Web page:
Incompatible offices are public offices which cannot be held by one person at the same time.
In legal contemplation, incompatibility between two offices is an inconsistency between the functions of the two. The offices must subordinate, one to the other, and they must, per se, have the right to interfere with the other before they are incompatible. [Haymaker v. State, 22 N.M. 400 (N.M. 1917)].
Incompatibility of offices has arisen, independently of statutory or constitutional provision, two rules are generally recognized:
1. that incompatibility does not depend upon the incidents of the offices, as upon physical inability to be engaged in the duties of both at the same time.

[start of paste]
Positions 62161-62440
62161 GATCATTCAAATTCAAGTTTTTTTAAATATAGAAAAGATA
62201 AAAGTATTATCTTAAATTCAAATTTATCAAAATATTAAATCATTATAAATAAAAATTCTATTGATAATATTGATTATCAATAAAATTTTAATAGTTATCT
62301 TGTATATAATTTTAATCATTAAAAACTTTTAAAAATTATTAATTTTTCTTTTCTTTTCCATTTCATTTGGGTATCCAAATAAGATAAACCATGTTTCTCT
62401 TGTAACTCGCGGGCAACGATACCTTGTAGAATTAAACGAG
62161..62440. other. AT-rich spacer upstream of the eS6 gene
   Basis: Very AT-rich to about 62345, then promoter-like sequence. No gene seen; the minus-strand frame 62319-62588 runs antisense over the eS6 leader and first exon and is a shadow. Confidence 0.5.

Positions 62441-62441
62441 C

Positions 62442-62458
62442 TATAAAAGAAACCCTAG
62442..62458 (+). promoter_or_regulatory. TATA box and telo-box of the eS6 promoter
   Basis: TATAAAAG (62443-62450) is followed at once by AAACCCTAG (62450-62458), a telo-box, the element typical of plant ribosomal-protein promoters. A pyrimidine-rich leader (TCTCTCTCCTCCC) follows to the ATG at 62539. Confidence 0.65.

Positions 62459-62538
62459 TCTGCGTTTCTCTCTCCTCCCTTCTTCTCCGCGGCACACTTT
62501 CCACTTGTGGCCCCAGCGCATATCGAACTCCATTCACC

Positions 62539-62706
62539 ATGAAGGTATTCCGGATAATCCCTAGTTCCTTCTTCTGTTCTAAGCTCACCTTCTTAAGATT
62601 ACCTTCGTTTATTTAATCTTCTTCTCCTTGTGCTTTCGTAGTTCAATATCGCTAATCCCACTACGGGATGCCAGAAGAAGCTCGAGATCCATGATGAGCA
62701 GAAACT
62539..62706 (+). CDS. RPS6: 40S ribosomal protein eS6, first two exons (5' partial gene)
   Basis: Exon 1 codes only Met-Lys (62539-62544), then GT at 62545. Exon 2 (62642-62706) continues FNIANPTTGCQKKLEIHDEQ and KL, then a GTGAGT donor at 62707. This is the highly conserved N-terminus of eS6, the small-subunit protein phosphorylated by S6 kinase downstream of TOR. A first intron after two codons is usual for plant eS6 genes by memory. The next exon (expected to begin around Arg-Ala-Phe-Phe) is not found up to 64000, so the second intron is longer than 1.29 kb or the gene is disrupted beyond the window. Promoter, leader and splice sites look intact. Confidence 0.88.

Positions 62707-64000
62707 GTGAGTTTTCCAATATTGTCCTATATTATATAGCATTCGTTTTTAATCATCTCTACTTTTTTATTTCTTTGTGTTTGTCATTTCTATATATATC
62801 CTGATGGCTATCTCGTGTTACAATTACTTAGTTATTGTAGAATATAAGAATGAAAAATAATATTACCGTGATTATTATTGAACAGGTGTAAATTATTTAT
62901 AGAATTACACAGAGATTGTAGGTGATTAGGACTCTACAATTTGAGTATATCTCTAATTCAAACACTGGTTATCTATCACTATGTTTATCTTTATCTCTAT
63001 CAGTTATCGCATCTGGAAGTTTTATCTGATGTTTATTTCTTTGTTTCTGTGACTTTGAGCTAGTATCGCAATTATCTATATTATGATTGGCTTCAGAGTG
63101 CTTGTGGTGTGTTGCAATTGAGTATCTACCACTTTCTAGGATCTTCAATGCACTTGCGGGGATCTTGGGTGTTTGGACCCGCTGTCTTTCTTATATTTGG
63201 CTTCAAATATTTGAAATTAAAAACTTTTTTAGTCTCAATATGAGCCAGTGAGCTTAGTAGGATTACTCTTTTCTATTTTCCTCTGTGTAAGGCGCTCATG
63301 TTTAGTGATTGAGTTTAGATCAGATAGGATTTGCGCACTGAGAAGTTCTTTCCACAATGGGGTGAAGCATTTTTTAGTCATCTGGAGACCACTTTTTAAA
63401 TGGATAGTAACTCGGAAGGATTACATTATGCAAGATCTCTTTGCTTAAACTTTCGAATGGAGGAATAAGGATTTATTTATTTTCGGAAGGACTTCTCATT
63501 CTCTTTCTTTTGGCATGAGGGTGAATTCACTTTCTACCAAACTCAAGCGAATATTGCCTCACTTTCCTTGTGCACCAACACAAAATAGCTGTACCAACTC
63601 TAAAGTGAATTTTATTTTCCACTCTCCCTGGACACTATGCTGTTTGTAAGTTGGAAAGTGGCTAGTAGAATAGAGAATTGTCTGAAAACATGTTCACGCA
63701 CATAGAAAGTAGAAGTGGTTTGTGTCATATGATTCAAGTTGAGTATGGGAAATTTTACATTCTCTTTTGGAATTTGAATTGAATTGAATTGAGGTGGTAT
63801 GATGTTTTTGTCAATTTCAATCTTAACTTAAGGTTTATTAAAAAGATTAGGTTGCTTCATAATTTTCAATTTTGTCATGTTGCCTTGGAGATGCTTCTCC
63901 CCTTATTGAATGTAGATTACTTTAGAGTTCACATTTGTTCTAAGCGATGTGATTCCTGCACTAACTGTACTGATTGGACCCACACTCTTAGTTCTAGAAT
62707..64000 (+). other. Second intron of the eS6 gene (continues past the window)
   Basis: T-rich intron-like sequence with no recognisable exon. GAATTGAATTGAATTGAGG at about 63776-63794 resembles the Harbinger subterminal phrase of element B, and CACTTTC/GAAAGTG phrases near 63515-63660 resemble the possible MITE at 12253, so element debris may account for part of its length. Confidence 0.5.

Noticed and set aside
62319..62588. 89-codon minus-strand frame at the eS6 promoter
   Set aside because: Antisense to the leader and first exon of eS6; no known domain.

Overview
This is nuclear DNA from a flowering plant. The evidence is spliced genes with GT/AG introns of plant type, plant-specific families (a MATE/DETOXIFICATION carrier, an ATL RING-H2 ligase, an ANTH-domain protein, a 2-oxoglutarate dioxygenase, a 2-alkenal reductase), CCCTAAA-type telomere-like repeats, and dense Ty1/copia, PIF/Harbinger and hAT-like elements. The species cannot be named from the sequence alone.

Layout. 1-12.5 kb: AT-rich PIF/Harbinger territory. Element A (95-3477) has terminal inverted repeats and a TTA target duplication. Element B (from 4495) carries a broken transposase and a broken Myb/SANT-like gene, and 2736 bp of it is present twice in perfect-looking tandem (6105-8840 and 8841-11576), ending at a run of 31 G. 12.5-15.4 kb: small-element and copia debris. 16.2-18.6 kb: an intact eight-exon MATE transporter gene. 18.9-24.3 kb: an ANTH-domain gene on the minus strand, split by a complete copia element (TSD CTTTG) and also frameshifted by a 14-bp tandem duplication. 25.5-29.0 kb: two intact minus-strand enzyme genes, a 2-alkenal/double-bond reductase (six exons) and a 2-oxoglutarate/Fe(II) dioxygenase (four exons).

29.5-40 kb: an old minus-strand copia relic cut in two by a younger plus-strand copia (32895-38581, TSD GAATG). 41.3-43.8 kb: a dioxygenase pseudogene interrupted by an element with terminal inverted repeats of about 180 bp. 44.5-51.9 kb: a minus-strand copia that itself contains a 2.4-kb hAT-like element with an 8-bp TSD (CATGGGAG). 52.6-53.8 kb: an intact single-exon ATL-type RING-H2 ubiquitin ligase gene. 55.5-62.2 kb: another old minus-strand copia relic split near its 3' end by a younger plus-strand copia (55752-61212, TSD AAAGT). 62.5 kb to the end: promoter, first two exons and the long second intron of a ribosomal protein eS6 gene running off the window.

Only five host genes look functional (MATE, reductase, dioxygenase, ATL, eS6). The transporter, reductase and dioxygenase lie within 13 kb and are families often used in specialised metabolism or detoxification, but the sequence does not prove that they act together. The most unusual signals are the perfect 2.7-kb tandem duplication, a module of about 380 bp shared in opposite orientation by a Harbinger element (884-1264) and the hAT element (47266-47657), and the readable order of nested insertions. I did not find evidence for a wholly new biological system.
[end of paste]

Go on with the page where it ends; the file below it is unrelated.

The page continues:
2. the test of incompatibility is the character and relation of the offices: as where one is subordinate to the other, and subject in some degree to its revisory power; or where the functions of the two offices are inherently inconsistent and repugnant. In such cases it has uniformly been held that the same person cannot hold both offices. [State ex rel. Metcalf v. Goff, 15 R.I. 505, 506 (R.I. 1887)].